DesignBuildBLUFF has had the chance to start partnering with the Navajo Utah Trust Fund the last two years, in an effort to provide housing to those on the reservation. This year’s project went to a family of three; a mother and her two daughters.
Their homestead lease sits atop the White Mesa within the Teec Nos Pos chapter of the Navajo nation. With barely any neighbors in sight, the small house is accompanied by a hogan, shed, and garden. Driving up to the house, the first sight you see, is the unique roof line peaking over the hill. The iconic roof line became the name, Four Peaks. The name ‘Four Peaks’ was not only chosen because of the roof line but also as a nod to the four sacred mountains of the Navajo culture.
The house was designed on a modular system, units of 12’x16’. These sizes were dictated by what could be carried by a trailer to the site. Four foot increments were used in the design to make the best use of material that was sold in standard sizes. Four modules were determined and were all that could be completed by DesignBuildBLUFF within the timeline and budget. The house contains three bedrooms, a living room, pantry, mudroom, and kitchen/ dining.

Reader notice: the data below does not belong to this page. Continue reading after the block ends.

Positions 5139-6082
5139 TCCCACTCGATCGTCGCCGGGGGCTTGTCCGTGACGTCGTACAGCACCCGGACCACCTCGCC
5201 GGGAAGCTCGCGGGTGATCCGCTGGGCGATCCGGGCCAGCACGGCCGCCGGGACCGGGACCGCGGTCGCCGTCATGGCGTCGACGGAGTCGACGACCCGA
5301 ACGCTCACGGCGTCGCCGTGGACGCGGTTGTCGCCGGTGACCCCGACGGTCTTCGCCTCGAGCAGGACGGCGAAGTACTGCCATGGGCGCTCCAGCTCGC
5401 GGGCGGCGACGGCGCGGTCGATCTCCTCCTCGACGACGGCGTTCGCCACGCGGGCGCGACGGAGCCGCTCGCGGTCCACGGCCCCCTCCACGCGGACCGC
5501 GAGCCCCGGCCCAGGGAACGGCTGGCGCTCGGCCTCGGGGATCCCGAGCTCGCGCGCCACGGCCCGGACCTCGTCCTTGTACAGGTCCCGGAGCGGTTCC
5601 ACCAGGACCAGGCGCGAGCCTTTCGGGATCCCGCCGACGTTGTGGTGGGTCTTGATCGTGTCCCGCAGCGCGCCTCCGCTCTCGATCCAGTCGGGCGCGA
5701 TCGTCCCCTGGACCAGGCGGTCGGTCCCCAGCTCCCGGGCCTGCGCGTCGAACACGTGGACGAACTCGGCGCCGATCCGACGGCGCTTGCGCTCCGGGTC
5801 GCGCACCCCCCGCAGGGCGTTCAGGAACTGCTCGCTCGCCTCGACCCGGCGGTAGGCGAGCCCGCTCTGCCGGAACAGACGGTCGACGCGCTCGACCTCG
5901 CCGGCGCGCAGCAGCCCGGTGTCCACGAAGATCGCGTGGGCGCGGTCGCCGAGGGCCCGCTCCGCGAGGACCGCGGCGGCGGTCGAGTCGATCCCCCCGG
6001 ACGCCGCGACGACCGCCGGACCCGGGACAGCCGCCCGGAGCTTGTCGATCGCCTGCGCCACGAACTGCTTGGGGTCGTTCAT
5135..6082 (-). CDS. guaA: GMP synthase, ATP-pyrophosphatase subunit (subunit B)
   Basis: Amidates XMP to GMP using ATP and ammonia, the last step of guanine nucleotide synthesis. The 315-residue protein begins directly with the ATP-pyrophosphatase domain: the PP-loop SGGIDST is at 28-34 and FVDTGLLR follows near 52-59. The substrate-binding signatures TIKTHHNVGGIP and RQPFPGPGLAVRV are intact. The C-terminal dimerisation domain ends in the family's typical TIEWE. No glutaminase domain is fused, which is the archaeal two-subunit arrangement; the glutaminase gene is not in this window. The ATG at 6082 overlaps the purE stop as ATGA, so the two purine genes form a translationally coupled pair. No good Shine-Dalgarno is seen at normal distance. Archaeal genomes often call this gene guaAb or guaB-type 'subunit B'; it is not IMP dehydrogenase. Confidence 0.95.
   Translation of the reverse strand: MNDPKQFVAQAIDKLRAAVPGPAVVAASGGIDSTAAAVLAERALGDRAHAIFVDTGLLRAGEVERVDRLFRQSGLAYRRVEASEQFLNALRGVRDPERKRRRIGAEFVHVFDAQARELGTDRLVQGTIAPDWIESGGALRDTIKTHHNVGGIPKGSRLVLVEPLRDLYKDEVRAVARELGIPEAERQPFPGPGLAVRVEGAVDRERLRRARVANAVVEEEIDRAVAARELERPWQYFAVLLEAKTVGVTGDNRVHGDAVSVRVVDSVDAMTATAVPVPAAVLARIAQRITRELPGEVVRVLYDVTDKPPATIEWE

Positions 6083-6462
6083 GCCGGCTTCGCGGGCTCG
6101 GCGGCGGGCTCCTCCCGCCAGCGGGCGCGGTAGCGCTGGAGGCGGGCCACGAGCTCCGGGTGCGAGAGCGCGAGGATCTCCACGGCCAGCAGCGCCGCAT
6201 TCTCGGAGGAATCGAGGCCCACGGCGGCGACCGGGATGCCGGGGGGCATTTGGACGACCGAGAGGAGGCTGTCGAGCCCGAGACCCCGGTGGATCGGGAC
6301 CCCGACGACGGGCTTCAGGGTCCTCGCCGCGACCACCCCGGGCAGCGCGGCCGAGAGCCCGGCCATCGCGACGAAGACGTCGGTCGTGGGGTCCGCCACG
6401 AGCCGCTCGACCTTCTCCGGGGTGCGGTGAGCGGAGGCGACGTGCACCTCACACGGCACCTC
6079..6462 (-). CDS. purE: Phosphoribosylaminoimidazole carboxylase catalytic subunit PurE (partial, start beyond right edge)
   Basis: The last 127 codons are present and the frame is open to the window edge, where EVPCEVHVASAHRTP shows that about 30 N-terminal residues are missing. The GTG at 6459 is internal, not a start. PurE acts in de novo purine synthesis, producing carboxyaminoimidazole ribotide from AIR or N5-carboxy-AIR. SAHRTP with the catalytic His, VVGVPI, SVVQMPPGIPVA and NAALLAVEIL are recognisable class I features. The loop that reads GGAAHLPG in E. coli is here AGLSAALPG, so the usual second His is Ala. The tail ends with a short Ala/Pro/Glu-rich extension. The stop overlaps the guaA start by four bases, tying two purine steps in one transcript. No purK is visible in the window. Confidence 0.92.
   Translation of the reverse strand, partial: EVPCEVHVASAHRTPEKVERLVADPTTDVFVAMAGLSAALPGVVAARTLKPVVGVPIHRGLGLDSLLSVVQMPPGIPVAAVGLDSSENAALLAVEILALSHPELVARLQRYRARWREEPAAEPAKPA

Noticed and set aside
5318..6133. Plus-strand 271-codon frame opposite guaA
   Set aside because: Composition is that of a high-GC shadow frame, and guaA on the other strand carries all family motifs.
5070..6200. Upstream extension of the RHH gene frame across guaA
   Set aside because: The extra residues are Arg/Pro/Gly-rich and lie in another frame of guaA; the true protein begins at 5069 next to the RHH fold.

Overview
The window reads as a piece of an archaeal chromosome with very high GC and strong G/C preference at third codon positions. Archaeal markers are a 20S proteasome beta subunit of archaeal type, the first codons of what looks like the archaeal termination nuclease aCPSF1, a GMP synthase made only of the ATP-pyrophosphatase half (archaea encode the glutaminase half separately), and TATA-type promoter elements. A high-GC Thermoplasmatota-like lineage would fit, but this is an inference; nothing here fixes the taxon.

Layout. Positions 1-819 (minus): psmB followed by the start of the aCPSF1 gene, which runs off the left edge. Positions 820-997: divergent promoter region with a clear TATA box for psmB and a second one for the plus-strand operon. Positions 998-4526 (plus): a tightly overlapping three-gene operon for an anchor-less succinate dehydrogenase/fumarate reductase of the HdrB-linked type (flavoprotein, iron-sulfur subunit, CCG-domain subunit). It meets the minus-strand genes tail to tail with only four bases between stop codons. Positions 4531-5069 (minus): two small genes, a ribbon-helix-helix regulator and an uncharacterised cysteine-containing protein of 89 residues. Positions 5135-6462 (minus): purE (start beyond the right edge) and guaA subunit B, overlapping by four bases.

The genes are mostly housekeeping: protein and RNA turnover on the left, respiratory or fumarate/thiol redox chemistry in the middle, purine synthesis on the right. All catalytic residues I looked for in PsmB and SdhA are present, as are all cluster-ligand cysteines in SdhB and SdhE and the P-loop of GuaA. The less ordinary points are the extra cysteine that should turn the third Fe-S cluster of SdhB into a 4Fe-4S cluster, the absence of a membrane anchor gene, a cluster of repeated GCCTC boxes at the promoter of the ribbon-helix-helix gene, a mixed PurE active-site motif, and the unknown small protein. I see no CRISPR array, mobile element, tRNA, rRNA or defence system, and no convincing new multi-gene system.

One key feature is that the house is raised off the ground onto CMU blocks. The site contains several feet of soft, fine sand that covers sandstone. In order to avoid dunes building up along the house and a slab cracking from shifting sand, the entire house was raised. The family of the house knew that they would also want to expand in the future, making it an easy foundation system to add to. The site was far off main roads and would have been difficult for concrete trucks to come out, so the foundation system was designed to contain as little concrete as possible.
The exterior is clad in a majority of a galvanized corrugated metal siding because of cost restraints to the project. With small amounts of cedar that we had, we were able to highlight the shifts in the house. Depending on where you stand around the project, different materials begin to be highlighted or given more focus. The interior of the house maintains a neutral palette in order to make the small house feel a bit larger. Built-ins are made of pine plywood to balance the strong black and white modernism of other elements in the house. Key walls in the house are covered in natural plaster, made from the sand found on the site.
DesignBuildBLUFF forces students to be resourceful in design and in construction. Small details mark the hard decisions that had to be made throughout the process. Open shelving in the kitchen was made from threaded rods found in a scrap pile. The bench tops were made from scrap pieces of LVL glued together and sanded down. Large donations from 3Form, made the countertops, shelves, inner window trims, and even the dining table, to be made from the material.